The auto industry has seen amazing growth on Facebook in terms of clickthrough rate, but also with CPM.
SHIFT, a Facebook Strategic Preferred Marketing Developer, recently published its Q3 global Facebook advertising insights report, outlining the Facebook ad performance for the automotive, consumer packaged goods, entertainment, financial services and telecommunications verticals.
Learn more by reading the infographic below.
Dan Levy, Facebook’s Director of Small Business, knows that you want more direct help and response from Facebook. The small business department has been reaching out to frustrated page owners, guiding them through advertising features such as Custom Audiences, and helping out small business owners attending events.
Levy spoke to a capacity crowd Wednesday at Intuit’s QuickBooks Connect in San Jose, Calif., a conference aimed at helping small business owners reach their goals. Levy talked about how intelligent targeting, the conversion pixel and a mobile approach can help busy small business owners find success through the site. But what if you actually want to talk with someone from Facebook about your business? That’s one of the things Facebook has been investing in, Levy recently told Inside Facebook in an interview.
Inside Facebook: Can we talk about the way that video is being utilized by small businesses on Facebook?
Dan Levy: We’ve seen small businesses using video on Facebook for a long time. There’s been a lot of organic activity already. What we’re really excited about and what we’re seeing use from is our new video views objective. If you’re a small business owner, you can click for views, which is great because it helps us get it to more people who are going to see your video. So we’ve got examples from all over the world — Grant’s Whisky from Scotland takes stuff that they were running on small TV budgets, running it on Facebook and they were really excited about the results.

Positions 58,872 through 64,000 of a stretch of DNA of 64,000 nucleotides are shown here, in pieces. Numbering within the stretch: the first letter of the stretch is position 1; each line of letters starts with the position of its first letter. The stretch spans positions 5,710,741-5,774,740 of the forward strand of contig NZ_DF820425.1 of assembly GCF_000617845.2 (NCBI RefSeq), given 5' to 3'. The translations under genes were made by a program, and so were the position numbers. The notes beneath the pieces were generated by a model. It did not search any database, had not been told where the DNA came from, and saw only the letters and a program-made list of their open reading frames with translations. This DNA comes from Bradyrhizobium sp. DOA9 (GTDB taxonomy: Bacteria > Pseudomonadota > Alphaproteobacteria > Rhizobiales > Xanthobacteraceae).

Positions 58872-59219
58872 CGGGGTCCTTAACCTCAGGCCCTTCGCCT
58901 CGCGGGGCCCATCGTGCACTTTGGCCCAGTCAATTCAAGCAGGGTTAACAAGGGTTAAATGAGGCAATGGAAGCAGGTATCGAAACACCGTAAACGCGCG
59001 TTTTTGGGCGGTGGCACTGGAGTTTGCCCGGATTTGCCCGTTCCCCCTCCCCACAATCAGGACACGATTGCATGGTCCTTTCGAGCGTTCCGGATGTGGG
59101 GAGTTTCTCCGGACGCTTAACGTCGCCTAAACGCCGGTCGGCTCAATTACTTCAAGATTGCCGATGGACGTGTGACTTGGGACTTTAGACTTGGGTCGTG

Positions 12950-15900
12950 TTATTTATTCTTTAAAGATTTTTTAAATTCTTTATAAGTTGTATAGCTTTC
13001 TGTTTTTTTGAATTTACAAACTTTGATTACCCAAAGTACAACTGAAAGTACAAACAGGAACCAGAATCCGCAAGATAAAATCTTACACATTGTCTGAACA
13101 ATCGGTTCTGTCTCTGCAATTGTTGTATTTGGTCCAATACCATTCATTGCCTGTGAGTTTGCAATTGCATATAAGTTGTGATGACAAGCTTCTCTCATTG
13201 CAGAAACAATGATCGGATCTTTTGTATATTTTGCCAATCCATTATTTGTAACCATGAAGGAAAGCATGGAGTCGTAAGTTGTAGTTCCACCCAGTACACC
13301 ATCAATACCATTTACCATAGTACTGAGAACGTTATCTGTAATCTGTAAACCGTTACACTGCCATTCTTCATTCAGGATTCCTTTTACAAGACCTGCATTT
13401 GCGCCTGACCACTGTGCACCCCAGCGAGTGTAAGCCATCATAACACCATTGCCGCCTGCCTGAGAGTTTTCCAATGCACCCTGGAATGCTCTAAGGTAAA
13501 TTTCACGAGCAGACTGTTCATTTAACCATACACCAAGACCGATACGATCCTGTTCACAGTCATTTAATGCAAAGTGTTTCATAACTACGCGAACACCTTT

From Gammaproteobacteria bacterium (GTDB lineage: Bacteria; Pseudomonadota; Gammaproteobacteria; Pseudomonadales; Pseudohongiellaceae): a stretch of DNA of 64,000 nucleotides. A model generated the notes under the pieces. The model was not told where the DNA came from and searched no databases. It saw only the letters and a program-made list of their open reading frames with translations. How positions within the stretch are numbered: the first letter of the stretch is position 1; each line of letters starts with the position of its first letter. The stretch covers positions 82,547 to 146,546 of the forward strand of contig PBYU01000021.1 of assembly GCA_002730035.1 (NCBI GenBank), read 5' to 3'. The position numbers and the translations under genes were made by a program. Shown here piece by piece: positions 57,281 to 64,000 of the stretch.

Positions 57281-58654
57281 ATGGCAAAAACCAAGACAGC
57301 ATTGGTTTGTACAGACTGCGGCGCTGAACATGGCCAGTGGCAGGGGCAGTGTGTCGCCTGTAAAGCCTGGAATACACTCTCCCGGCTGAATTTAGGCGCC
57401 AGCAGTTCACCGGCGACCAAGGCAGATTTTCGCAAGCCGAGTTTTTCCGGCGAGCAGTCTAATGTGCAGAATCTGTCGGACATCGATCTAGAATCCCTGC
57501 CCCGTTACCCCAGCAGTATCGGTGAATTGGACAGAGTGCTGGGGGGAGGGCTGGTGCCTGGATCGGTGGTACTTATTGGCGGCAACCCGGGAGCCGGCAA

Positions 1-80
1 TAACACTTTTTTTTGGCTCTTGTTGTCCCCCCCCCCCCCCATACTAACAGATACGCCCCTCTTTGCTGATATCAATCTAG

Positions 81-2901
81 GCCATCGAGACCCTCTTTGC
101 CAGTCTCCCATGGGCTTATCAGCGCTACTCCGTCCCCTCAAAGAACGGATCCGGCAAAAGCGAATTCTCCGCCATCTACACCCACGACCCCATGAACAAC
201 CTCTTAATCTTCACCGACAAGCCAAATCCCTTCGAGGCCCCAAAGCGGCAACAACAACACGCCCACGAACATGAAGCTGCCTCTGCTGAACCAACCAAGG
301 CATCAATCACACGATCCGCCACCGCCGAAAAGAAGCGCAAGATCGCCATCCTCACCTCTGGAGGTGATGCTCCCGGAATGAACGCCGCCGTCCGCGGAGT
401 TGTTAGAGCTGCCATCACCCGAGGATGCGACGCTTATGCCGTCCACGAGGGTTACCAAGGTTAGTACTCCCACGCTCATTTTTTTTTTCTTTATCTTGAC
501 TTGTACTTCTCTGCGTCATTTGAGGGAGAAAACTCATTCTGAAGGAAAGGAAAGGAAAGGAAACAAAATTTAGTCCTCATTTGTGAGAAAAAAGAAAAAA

Facebook’s Preferred Marketing Developer program may be getting a new look.
Earlier today, Facebook announced on the Facebook for Business page that the PMD program will be renamed Facebook Marketing Partners.
According to sister site AllFacebook, the PMD program will switch over to Facebook Marketing Partners early 2015. Facebook Marketing Partners will be split into several different categories, which could be a welcome change from the Strategic PMD/regular PMD system.
If you saw the Tom Cruise movie “Minority Report,” you probably remember the scene when he walks by The Gap and a retinal scan triggers a series of advertisements that also include a history of his past purchases. If you’re also a passionate digital marketer, you probably saw that and thought, “Whoa, that’s creepy and cool at the same time!”
While personal physiological identification with businesses is headed in that direction already, especially with Apple’s recent launch of Apple Pay, it’ll be some time before society overcomes privacy concerns to allow this type of authentication to be used for advertising purposes. I say “some,” not “long,” because Facebook has already pushed the envelope here quite a bit.
(This is an excerpt from Todd Denis’ detailed post about Facebook fan value on Augmo.)
What should you pay for a Facebook fan heading into 2015? Common sense and the average marketing budget says it’s about $1 per fan – but the potential value of that fan to your brand is likely much higher.
This in-depth article addresses the pros and the cons of widely known Fan Acquisition Costs (FAC), focused heavily around Facebook. It also provides three models for calculating your brand fans’ potential value (aside from costs): Halo Value, Leads Value and Revenue Value. Under these three models, I’ve calculated some unscientific but (hopefully) entertaining Facebook brand fan value examples:
- Oreo’s Facebook fan = $5.90
- Hubspot’s Facebook fan = $3.71
- Audible’s Facebook fan = $10.04